A transmedia overview on the radio


by Ana Vasile, published on 19.05.2011

Undead End is an independent multiplatform project that chose the radio as its primarily media. A rather unusual choice that raises a question already asked by one of our readers:  “Why is the radio so rarely considered when constructing a transmedia mechanism?”

A radio multiplatform drama

Undead End is a zombies-story, created by Nate Goldman, presents itself as an interactive and immersive experience. The author declared himself inspired by Orson Welles, when he decided to erase the borders between fiction and reality.

The plot, mainly told through news broadcasts, focalizes on the evolution of a research laboratory specialized on human body studies that start an epidemic with a zombies’ virus.

The multiplatform mechanism:

  • · The radio : the narrative media
  • · Internet through viral videos, designated websites and a blog
  • · Events (street theatre and a zombie march)
  • · The mobile : a safety phone number to cal if infected with the “zombie’s virus”
  • · Outdoor : posters with advices of how to avoid catching the infection
  • · A game : a “zombie hunt” in augmenter reality

The operation that started in 2010 was concentrated on the Boston University’s campus and broadcasted on the WTBU radio. For the first episode, the audience settled at 2 000 listeners, but the following one gathered the double, more than 4 000. Undead End was broadcasted as well by WZBC Boston radio, two months after its first broadcast.

If its plot is not that innovative, Undead End has the great quality of proving that we can still tell stories through the radio!

The radio told stories, once…

Before the TV’s democratization, the evening was the best moment to listen to the radio, all the family gathered in front of it. It was a cultural shared moment. This media’s function was more than just informational; the radio told stories, created and broadcasted dramatized narrations.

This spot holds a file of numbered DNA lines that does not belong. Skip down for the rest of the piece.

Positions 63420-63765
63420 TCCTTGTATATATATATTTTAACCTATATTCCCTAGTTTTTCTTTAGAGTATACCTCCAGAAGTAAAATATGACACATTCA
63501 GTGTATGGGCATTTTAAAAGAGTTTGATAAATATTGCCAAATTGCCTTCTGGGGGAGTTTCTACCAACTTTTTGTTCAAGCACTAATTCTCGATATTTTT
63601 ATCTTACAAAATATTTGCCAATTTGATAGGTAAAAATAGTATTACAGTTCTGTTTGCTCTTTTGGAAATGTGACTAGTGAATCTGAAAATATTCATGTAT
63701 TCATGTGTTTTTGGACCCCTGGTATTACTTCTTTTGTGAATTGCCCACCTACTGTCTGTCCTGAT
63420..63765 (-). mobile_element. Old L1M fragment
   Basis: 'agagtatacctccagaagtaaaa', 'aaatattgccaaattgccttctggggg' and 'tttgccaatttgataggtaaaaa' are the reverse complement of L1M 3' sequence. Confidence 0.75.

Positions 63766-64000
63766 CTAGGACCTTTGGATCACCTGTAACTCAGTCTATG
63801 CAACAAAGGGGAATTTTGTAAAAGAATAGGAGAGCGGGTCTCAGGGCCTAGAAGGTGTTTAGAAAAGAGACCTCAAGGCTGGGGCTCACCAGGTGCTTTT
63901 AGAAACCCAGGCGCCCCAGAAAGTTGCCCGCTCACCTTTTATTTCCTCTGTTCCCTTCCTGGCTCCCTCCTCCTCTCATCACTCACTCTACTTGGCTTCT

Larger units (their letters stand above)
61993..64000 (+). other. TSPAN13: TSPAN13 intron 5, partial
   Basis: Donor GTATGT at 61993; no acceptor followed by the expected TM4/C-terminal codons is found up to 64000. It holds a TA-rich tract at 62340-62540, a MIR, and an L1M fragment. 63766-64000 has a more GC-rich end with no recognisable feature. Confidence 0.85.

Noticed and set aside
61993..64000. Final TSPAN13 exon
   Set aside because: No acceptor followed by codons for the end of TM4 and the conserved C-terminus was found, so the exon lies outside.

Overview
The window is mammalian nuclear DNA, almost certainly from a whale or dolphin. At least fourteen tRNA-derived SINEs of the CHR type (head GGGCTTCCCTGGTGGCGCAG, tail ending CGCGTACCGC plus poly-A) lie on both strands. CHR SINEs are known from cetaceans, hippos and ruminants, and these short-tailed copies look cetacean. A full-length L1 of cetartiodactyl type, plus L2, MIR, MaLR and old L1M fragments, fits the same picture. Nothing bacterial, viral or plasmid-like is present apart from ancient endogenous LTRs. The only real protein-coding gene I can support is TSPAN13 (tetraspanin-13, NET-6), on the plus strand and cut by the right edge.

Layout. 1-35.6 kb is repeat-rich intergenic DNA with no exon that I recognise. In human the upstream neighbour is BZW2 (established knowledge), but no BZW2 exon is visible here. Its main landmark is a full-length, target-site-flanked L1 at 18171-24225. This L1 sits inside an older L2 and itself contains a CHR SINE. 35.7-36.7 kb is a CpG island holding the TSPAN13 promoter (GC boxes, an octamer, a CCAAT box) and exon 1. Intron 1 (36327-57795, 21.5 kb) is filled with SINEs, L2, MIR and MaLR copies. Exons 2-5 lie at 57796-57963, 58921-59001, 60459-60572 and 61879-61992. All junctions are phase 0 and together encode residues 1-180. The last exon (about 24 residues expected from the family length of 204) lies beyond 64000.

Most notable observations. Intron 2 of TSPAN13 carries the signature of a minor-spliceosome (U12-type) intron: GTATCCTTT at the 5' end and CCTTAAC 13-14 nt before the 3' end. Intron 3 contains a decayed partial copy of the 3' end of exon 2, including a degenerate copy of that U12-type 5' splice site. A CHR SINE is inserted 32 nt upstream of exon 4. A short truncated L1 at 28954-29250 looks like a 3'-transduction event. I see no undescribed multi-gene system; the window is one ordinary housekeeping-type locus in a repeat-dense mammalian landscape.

Devant la radio

The most obvious example is “The War of the Worlds” an Orson Welles radio adaptation of the SF novel, broadcasted in 1938 by CBS. This radio drama created panic for thousands of Americans, convinced that the fictional narrative was true and that the Martians are attacking the United States. The theorists blamed the program’s authenticity, even though CBS stated the fictional quality of its program: the actors took the role of reporters and told the fictional events as real news.

Radio evolutions and transmedia projections

The radios has for sure evolved, nowadays it is listened for its informational function or just as a musical background. The TV democratization has changed the consumer’s habits and evidently the usage of this media.


The study l’Année Radio 2009-2010, shows that the radio gathers in France more than 42,3 millions listeners aged of 13 years and more that listen to the radio more than  2.54 hours per day. The superior sociologic and professional categories are the highest radio consumers: more than 9 of 10 persons from this category listen to the radio daily.

A study driven by Ipsos shows that the morning remains the white collars’ radio rendezvous. The radio penetration on this group of consumers is, at least in France, 26, 7% between 7.45 and 8 o’clock.


In the construction of a transmedia strategy, the radio could become a way to create daily meeting points with some well defined audiences. Keeping in mind the programs proposed by the radio stations nowadays, we have to face a question: can we still can develop fictional narrations like in the old times, like Orson Welles. The debate is still open and we invite you to join it on our commentaries section or on Transmedia Lab’s .

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author Ana Vasile

Ana Vasile est rédactrice pour Transmedia Lab. Diplômé d’un Master Pro en Communication Multimédia et Audiovisuel de l’Institut de la Communication et des Médias à Grenoble, elle travaille en agence de publicité pendant plus de deux ans dans un département de création. Ana a contribué au développement de la politique éditoriale et à la rédaction d'articles au sein de l’équipe du Transmedia Lab de janvier à novembre 2011.